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Gradebook

Education news and notes from Tampa Bay and Florida

Today's news

10

October

Tb_commcolleges_450x300 COLLEGE CRUSH: Florida's community colleges see enrollment soaring, as people look to hone their employability and universities bump up their admission standards. Yet the colleges' finances are lagging behind the need, as funding is based on last year's student numbers. (Times photo, Maurice Rivenbark)

IT'S NOT OVER: Lawmakers trim the education budget by 0.7 percent. That's this year. They expect to have even less money to work with next year.

BORING IS BETTER: The Hillsborough School Board has another team building workshop, and no one storms out or calls for anyone's resignation.

MAKE IT SAFER: Parents who send their kids to Rushe Middle in Land O'Lakes fear for their kids' safety as they walk and ride bikes home. They're asking for a crossing guard, something the Sheriff's Office doesn't provide to middle and high schools.

MORE COMPLAINTS: Another parent meeting draws another round of concerns about Pinellas' proposed student assignment plans.

TUITION RISING: Florida's university tuition would rise annually with the rate of inflation under a plan tentatively approved Tuesday, the Palm Beach Post reports. The Tallahassee Democrat editorializes that Gov. Crist ought to sign the bill, and come up with a policy on tuition, rather than just reacting each year.

CLUB BAN: The Okeechobee School Board says no to clubs based on members' sexual orientation, the Stuart News reports. But because the Gay-Straight Alliance preceded the ruling, it won't be affected. Just those future other clubs that focus on sexual orientation.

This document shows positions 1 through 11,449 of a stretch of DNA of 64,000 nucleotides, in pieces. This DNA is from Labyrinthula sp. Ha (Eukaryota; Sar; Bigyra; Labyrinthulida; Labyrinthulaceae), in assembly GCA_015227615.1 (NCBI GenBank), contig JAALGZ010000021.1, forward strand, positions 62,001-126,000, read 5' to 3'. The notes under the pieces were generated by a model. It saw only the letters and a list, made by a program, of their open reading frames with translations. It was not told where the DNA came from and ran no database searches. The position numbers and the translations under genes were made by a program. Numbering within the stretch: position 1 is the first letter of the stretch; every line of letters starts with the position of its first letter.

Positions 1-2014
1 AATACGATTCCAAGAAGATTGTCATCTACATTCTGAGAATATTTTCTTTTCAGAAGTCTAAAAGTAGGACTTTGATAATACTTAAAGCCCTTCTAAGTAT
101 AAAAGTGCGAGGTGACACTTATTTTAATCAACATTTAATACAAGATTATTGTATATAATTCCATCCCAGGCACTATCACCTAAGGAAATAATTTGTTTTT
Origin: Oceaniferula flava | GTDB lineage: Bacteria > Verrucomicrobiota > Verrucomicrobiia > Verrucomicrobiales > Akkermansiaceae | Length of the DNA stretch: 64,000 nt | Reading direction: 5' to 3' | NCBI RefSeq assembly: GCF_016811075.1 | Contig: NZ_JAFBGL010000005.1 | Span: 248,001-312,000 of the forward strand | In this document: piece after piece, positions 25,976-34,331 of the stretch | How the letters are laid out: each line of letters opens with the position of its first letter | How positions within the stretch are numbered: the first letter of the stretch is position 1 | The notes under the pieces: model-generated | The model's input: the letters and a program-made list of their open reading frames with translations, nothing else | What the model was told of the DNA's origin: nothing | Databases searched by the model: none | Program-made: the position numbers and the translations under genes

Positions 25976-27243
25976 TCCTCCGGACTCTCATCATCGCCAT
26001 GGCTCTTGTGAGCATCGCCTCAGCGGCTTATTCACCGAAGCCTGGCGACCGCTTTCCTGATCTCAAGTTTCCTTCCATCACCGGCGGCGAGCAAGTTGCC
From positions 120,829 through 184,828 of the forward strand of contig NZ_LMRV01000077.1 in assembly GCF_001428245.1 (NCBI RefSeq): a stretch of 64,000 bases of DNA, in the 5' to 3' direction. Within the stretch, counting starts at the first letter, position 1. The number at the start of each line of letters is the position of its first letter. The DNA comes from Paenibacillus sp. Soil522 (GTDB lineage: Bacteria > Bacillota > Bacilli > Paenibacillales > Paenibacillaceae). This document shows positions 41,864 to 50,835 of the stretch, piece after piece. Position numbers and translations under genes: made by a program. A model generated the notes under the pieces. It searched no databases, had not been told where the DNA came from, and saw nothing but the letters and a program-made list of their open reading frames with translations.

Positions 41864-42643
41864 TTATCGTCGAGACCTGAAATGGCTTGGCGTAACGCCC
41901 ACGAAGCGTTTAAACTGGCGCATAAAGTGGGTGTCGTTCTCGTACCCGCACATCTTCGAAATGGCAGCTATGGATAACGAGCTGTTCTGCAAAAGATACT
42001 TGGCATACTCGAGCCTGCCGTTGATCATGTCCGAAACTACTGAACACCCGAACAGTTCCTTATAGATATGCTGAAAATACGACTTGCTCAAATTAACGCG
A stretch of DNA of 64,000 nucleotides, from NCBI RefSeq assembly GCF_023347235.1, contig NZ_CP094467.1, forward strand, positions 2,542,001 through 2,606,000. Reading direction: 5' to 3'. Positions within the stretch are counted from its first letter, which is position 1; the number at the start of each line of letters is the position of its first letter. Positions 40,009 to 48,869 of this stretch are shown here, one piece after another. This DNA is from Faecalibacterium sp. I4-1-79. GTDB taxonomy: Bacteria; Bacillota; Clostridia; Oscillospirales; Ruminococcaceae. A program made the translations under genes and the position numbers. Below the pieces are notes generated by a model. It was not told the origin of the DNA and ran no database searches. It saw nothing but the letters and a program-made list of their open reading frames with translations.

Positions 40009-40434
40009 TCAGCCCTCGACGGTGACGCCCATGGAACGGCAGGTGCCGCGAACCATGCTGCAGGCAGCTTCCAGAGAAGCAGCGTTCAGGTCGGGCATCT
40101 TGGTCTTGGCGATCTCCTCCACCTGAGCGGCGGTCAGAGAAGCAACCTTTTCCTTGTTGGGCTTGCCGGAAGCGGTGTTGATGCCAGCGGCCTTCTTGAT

SMITH'S ARROGANCE: The new education commissioner has faced trouble in past jobs because he didn't listen to those who worked for him. The Palm Beach Post editorializes that it hopes Eric J. Smith has learned his lesson as he moves into Tallahassee to take the state's system to the next level.

ON THE RADIO: Palm Beach County will consider adding Bus Radio to some of its school buses, the Sun-Sentinel reports. Some leaders wonder students, carrying their own music in their pockets, will even hear it. Seminole's School Board approved the pilot program on Tuesday despite parent concerns about advertising, the Orlando Sentinel reports.

WILLING TO BEND (A LITTLE): President Bush signals some flexibility in rewriting No Child Left Behind, but remains firm on key pieces including testing and accountability, the Washington Post reports. But passage this year looks unlikely, the NY Times reports.

LET US SHARE: With the music industry cracking down on Internet piracy, Students for Free Culture is sprouting up on a growing number of college campuses, the NY Times reports.

[Last modified: Tuesday, May 25, 2010 9:24am]

    

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